In addition, paper newspapers are largely about readers-as-audience, the web is far more readers-as-community. Publishers could do a lot more to involve their readership in the internet age than they ever could in the past, and they need to look a more innovative ways to do so.

    People can get the news from hundreds of places these days. To survive newspapers need to offer more than “just news”.

  2. Here’s a suggestion for you to chew over, Charles… There is not just an over-supply of “news”. There is an over-supply of All Media!

    Did you ever wonder, “can the UK market really support 27 different variations of the concept of Take A Break magazine?” Or “did Sony really ever need to make 117 versions of the Walkman?” (The numbers are made up, there, but “the phenomenon” is real.)

    There were thousands of young people recently who thought they could afford a computer and Cubase, thought they “might as well have a go” at making techno-dance, thought they might as well put it on one of the music-selling sites…
    – and many of them have not sold even one down-load.

    It was not just “trends being trends”; it was a global debt-fulled over-supply of “possible new brands”, and many will now disappear. New York’s seventh best restaurant guide, if it exists, simply will not make it to the 2010 edition.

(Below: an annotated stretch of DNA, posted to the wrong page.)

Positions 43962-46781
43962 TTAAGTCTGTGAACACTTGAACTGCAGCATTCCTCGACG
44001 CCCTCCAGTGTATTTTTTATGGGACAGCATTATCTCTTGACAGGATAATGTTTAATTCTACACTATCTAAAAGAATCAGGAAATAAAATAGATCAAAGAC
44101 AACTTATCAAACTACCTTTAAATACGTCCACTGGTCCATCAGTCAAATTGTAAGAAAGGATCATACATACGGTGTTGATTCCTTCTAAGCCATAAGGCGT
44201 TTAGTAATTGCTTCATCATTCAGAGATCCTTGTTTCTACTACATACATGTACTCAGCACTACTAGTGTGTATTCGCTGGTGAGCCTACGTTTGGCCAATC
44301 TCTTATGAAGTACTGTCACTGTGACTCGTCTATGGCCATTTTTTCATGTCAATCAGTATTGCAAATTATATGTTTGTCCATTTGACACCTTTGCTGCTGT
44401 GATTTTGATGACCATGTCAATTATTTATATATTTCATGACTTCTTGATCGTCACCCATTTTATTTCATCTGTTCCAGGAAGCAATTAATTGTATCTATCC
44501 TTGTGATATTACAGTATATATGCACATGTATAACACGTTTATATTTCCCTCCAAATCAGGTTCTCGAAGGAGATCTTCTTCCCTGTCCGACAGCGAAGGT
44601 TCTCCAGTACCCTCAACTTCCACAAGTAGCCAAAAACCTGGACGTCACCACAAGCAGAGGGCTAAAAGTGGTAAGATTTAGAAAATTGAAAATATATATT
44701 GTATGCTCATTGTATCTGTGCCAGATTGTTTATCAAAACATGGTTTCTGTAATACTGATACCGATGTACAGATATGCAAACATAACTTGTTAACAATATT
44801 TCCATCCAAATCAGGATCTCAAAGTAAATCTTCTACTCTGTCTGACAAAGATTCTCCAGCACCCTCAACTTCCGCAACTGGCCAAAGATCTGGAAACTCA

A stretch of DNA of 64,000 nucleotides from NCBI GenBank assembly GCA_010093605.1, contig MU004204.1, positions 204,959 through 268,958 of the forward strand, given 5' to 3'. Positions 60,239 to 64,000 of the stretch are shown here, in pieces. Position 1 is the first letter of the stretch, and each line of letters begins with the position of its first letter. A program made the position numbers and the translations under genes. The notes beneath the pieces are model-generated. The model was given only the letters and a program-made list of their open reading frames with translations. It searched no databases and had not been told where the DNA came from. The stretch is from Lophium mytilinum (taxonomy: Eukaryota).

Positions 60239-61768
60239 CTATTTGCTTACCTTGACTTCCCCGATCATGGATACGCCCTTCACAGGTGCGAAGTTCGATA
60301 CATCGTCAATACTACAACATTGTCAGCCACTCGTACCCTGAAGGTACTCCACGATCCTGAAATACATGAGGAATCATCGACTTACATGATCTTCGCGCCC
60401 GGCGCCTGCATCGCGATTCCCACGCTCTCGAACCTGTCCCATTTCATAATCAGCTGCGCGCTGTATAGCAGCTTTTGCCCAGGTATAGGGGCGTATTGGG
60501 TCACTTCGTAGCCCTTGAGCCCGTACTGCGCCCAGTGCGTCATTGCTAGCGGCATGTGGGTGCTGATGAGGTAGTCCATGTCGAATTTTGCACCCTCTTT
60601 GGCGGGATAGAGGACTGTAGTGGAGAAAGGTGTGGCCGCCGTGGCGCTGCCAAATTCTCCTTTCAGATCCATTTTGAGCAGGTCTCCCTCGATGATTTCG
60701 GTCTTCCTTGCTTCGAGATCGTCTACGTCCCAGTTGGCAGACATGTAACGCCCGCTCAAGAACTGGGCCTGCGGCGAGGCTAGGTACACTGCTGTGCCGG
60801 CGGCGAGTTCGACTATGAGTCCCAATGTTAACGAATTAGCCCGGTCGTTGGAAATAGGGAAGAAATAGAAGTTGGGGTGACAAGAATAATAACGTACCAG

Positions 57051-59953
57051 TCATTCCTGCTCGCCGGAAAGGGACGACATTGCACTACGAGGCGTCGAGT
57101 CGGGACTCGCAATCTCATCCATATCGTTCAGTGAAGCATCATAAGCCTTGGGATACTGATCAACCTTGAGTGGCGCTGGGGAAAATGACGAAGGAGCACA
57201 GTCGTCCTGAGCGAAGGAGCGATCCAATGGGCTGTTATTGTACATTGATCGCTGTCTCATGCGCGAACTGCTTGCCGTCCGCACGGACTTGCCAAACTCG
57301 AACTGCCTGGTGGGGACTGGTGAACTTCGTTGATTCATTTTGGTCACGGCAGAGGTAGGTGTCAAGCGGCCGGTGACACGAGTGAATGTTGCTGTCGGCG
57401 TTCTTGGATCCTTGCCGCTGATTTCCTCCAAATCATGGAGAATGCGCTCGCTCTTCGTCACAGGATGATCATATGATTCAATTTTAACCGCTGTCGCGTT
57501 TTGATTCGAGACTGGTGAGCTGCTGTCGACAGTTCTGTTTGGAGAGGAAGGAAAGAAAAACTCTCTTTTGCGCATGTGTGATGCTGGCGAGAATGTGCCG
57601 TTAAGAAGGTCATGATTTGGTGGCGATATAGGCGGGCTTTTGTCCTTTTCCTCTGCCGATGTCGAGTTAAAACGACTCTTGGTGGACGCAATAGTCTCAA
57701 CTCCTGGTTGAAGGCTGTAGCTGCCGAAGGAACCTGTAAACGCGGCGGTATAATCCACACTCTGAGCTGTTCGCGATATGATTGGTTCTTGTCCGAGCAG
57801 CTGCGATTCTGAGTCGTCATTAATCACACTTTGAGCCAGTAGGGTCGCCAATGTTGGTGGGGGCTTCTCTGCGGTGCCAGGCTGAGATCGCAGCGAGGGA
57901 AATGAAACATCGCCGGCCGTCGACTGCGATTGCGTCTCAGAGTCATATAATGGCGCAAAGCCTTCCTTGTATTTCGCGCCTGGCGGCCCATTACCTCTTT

“Business news” is a market to itself; but “Sony last week gave up on Prouct No.33295” is not news that anyone gives a damn about. The molds go in the skip, and it’s history.

    So how many Web-sites are there out there which are – to an individual or to a company – “an expensive hobby which I can no longer afford”?

    “The cull” will happen in all media, including the ones which compete with newspapers, either for readers’ face-time, or for advertisers’ money. And some big news brands will live.

    And by the look of it, “take a pay cut or the whole thing goes” is what Hearst is saying to the workers at the San Fran Chronicle. But they’re not just playing hardball, for a laugh.

    With their huge national network of free Web-sites, the “big, old US media” have been committing collective suicide for years, dreaming of “grabbing future digital land” by giving nicer freebies than their rivals.

  3. I realise you were only quoting it, but the WSJ line on ad inventory is nonsense.
    The currency for websites is not inventory but audience, and while big that is finite. You can add as many banner slots as you like, but you won’t get paid a thing unless someone looks at them (or increasingly clicks on them). If you provide content that a time-pressed audience wants, you will get revenue; it doesn’t just get sliced thinner and thinner.
    The web display market is still immature, and often takes a scattergun approach. Print advertising tends to be more targeted to certain social groups or interests; as publishers get better at identifying their online audiences and advertisers become smarter in what they ask for, the cost per display will increase.

  4. This is true. I’m sick of having a choice of about 20+ results in Google for a new news story. Mainly same lines but different site. So many are competing it is just complete oversupply.